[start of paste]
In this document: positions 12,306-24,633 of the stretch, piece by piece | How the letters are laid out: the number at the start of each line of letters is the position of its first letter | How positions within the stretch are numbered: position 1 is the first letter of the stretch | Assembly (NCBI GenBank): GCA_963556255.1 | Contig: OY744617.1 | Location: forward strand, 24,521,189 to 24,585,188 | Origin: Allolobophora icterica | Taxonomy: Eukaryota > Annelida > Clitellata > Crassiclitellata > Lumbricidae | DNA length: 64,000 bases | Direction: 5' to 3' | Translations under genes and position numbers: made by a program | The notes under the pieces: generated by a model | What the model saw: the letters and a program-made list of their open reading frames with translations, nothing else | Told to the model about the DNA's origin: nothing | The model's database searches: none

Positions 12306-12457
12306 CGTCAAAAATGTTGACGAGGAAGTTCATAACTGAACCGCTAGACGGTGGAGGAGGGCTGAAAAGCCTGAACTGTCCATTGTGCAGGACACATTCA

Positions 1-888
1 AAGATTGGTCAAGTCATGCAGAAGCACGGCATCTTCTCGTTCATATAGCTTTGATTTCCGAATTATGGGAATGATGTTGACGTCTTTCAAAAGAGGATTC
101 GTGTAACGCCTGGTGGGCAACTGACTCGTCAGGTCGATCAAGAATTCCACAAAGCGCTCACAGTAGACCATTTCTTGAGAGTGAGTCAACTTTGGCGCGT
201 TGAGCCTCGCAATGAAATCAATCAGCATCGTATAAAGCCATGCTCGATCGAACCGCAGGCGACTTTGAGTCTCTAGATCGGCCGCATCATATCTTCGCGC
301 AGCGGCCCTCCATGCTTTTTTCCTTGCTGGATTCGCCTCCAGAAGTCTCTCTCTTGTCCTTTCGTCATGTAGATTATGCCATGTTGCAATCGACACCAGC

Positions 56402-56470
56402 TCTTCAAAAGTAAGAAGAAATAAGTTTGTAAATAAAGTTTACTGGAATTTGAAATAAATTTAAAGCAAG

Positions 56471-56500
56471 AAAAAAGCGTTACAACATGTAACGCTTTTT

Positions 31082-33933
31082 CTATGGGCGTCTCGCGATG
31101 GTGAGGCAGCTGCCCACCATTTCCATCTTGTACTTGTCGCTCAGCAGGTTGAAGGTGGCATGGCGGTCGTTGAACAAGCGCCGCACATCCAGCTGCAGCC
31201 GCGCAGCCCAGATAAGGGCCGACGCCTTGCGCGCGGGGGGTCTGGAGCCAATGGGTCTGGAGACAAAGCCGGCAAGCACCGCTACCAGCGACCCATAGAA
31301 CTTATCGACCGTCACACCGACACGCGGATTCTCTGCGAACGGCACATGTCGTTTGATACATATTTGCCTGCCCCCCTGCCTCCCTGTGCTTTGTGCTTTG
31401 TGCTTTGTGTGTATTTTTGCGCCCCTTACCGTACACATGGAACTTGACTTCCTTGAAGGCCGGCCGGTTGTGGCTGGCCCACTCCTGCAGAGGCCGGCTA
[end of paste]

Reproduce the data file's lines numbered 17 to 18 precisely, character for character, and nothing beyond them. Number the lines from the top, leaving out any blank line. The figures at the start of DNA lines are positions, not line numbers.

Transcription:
31301 CTTATCGACCGTCACACCGACACGCGGATTCTCTGCGAACGGCACATGTCGTTTGATACATATTTGCCTGCCCCCCTGCCTCCCTGTGCTTTGTGCTTTG
31401 TGCTTTGTGTGTATTTTTGCGCCCCTTACCGTACACATGGAACTTGACTTCCTTGAAGGCCGGCCGGTTGTGGCTGGCCCACTCCTGCAGAGGCCGGCTA